Skip to content

HTTPS clone URL

Subversion checkout URL

You can clone with HTTPS or Subversion.

Download ZIP
Newer
Older
100644 173 lines (128 sloc) 7.337 kb
a82d95c Stefan O'Rear Original NH343 tarball contents
authored
1 NetHack Porting Guidelines v 3.4 1999-11-29
2
3
4 1.0 Introduction
5
6 This document goes through the steps required to port NetHack to a
7 new machine. The basic steps in porting the program are:
8
9 1. Get the code onto your machine. The parts of the current
10 directory setup you definitely need include src (NetHack code
11 shared by all systems), include (include files), util (code
12 for utility programs), and dat (various data files). The
13 documentation in doc is strongly recommended. You already
14 have the files in the top directory since you're reading this
15 one. :-)
16
17 A full list of the distribution files and their associated
18 OSes may be found in the top-level file "Files".
19
20 If your machine uses an OS already supported, you need the sys
21 subdirectory for that OS and possibly sys/share. Otherwise,
22 get the closest match (say sys/msdos for single-tasking OSes
23 and sys/unix for multi-user OSes, along with sys/share, if
24 nothing else comes to mind). You may want others for
25 comparison.
26
27 If your machine uses a windowing system already supported,
28 you need the win subdirectory for that system (or the
29 appropriate sys subdirectory if the windowing system was
30 previously considered restricted to one OS).
31
32 2. Modify the appropriate include files to customize NetHack to
33 your system. You may need to add a new OS-specific "*conf.h"
34 file (see unixconf.h, pcconf.h, tosconf.h, etc. as examples).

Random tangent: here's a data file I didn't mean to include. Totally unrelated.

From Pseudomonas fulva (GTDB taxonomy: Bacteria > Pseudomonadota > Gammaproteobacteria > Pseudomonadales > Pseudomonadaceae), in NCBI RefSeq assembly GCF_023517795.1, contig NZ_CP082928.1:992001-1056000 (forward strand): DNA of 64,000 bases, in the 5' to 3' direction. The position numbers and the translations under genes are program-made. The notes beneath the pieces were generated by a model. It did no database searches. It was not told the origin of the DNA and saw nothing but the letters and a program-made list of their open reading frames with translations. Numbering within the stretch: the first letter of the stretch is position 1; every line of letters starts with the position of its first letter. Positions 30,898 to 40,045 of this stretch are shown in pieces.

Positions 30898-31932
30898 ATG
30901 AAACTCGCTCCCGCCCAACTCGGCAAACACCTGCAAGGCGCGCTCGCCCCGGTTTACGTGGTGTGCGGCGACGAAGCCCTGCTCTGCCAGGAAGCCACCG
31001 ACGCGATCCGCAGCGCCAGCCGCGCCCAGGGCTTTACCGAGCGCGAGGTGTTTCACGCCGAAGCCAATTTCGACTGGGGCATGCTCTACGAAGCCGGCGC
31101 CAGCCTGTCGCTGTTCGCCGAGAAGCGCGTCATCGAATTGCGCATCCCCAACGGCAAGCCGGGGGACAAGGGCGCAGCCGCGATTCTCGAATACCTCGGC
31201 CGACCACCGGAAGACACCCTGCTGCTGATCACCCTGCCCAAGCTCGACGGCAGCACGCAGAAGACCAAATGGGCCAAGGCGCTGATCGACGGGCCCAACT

35
36 3. If your machine uses a new OS instead of a variant of existing
37 OSes, add a new sys subdirectory. Add, if required, a OS-
38 specific copy of "main.c", "tty.c" and "unix.c". Possibly
39 add an OS-specific library (see "msdos.c" and "tos.c" as
40 examples) to provide functions NetHack wants and your OS lacks.
41
42 4. If your machine uses a new windowing system, follow doc/window.doc
43 carefully. Put files implementing these routines in a win or
44 sys subdirectory as appropriate.
45
46 5. If your compilation environment isn't close to one already
47 supported, try starting from the UNIX makefiles. Modify the
48 top level makefile and the src makefile as required. Then run
49 an initial compile. You are bound to get some errors. You
50 should be able to fix them in a fairly simple fashion. If
51 things seem to be getting too complex, take a step back, and
52 possibly send us some mail. We might be able to help.
53
54 6. Mail all of your fixes to us in a contextual form so that we can
55 easily integrate them into the code.
56
57 One general rule of thumb exists. Always add code. Don't delete
58 somebody else's code for yours -- it won't work on their machine if you do.
59 Always add your OS specific code inside #ifdef / #else / #endif constructs
60 so that it will be able to be folded back into the original code easily.
61
62
63 2.0 Include Files
64
65 2.1 config.h
66
67 The file "config.h" is a master configuration file that determines
68 the basic features of the game, as well as many of the security options.
69 It is intended that end users configure the game by editing "config.h" and
70 an appropriate "*conf.h" file, so any #defines for individual preferences
71 should be added to those files. OS-specific #defines that are not intended
72 to be changed should also go in "*conf.h"; try to find the most appropriate
73 place for other #defines.
74
75 The following sections may require modification:
76
77 - Section 1: OS and window system selection.
78 You may have to put a #define for your OS here.
79 If your OS is yet another UNIX variant, put the
80 #define in unixconf.h instead.
81 An unfortunately large amount of stuff shares
82 this section because the #definitions have to